Keep in mind that both fresh and frozen juices have the same effect.
According to the Cleveland Clinic, there are instance when consuming moderate amounts of grapefruit appear to be safe. Most incidents of negative reactions involved consuming large amounts of grapefruit.
If you accidentally consume a small amount of grapefruit, it isn’t likely to affect your medication. However, check with your doctor if you experience ill effects, since it’s unclear how common these interactions are.
No one has the same reaction when mixing grapefruit with lovastatin, atorvastatin, or simvastatin. Err on the side of caution and restrict drinking and eating grapefruit if you take one of these statins, at least until you discuss the risks with your doctor.
It’s also recommended to avoid grapefruit juice when taking other medications, too.
Be mindful that other citrus fruits might also interact with lovastatin, atorvastatin, and simvastatin. The list includes tangelos, pomelos, bitter oranges, and Seville oranges. These foods can also affect how your body metabolizes the medication.
There have been no documented problems with lemons, tangerines, clementines, mandarins, navel oranges, and blood oranges.
It’s not only lovastatin, atorvastatin, and simvastatin that don’t mix with grapefruit. A number of other medications also shouldn’t be taken with grapefruit. These include many drugs used to treat blood vessel and heart conditions.
Grapefruit also interacts with drugs used to treat nausea and urinary tract infections, anti-rejection drugs, medications to treat cancer, and many drugs that affect the central nervous system, including anti-anxiety drugs.
According to the
Similar to how it affects certain statins, furanocoumarins in grapefruit can suppress the enzyme that helps your body process these medications. The compound hinders this enzyme, creating larger amounts of drugs in your bloodstream.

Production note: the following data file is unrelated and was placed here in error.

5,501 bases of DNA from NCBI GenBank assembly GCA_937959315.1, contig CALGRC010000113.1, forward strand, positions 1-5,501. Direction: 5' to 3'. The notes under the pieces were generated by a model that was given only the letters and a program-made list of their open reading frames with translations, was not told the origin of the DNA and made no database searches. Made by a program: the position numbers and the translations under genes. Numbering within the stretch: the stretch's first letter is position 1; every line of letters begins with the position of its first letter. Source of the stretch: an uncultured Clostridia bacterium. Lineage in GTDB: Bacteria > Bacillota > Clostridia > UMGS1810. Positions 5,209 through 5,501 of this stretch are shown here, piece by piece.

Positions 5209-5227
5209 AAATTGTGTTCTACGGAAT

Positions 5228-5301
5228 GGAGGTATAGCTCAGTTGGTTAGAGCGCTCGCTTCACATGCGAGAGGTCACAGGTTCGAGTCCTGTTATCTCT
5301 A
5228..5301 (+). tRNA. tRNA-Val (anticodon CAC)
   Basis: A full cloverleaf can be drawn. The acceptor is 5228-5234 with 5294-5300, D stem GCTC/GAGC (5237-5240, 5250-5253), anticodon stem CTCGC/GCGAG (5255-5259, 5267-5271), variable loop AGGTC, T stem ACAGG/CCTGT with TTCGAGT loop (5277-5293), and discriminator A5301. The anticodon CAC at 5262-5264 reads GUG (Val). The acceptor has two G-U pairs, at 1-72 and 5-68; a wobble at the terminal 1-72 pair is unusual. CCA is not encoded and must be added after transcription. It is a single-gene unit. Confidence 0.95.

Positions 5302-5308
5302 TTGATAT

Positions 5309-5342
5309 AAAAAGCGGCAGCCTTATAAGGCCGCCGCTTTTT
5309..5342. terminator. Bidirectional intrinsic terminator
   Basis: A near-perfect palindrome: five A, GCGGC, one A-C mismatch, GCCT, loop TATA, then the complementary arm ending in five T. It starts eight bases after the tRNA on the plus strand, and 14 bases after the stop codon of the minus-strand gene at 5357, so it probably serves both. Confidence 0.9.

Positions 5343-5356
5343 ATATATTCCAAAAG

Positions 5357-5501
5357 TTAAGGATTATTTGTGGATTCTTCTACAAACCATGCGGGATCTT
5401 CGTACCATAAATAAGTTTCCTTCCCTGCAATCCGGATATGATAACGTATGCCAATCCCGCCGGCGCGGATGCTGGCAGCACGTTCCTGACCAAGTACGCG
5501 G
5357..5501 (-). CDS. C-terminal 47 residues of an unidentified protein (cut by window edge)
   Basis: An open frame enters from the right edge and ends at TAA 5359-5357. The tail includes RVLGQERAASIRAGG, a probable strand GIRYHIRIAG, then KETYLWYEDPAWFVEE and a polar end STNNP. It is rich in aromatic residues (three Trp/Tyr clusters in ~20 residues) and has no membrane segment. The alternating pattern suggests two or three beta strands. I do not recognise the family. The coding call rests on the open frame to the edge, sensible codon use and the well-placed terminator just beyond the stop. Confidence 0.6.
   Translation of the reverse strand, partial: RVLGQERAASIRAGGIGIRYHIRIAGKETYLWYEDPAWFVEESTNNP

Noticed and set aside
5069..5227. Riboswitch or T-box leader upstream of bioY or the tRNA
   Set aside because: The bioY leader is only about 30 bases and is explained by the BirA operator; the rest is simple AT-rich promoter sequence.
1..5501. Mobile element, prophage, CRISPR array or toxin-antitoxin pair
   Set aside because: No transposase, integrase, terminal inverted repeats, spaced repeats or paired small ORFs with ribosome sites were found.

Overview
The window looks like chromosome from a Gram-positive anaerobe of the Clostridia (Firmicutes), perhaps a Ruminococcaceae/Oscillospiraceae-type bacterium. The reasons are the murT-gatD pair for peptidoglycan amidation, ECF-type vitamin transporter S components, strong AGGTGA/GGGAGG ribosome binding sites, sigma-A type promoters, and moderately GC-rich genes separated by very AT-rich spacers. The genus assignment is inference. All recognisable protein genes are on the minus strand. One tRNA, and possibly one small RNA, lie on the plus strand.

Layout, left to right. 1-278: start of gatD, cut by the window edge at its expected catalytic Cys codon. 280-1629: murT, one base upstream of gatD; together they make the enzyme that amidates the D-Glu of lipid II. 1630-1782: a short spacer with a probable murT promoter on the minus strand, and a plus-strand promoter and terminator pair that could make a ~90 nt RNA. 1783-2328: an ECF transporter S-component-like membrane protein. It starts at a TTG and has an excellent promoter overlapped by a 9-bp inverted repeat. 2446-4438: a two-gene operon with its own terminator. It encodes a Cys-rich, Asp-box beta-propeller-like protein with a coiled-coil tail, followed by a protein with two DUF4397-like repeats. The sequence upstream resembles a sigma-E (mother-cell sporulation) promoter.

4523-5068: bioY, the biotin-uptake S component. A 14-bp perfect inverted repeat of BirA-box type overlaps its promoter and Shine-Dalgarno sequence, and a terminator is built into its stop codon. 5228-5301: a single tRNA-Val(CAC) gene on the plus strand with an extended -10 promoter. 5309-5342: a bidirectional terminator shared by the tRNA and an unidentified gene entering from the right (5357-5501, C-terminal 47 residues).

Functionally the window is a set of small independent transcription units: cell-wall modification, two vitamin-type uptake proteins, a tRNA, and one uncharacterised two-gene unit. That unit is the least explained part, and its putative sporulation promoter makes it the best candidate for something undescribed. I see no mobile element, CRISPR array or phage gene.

Although grapefruit interacts with over 85 medications, not all of the interactions cause serious side effects. Sometimes, grapefruit interacts with only some of the drugs in a category, not all.
For example, you might need to stop taking lovastatin, atorvastatin, or simvastatin, but you might be able to take fluvastatin, pitavastatin, pravastatin, or rosuvastatin to lower your cholesterol.
If you have doubts or questions, talk to your doctor about the risks of mixing medications and grapefruit.
If I have a grapefruit or glass of grapefruit juice, is there a safe amount of time I should wait before taking my medication or vice versa?
The effect of grapefruit juice on some drugs may last longer than 24 hours and avoiding drinking any grapefruit juice is wise advice. Eating half a grapefruit is probably less risky because it contains a relatively small amount of juice but could still have an effect. To be safe, check with your doctor if you take one of the three statins mentioned above.Alan Carter, PharmDAnswers represent the opinions of our medical experts. All content is strictly informational and should not be considered medical advice.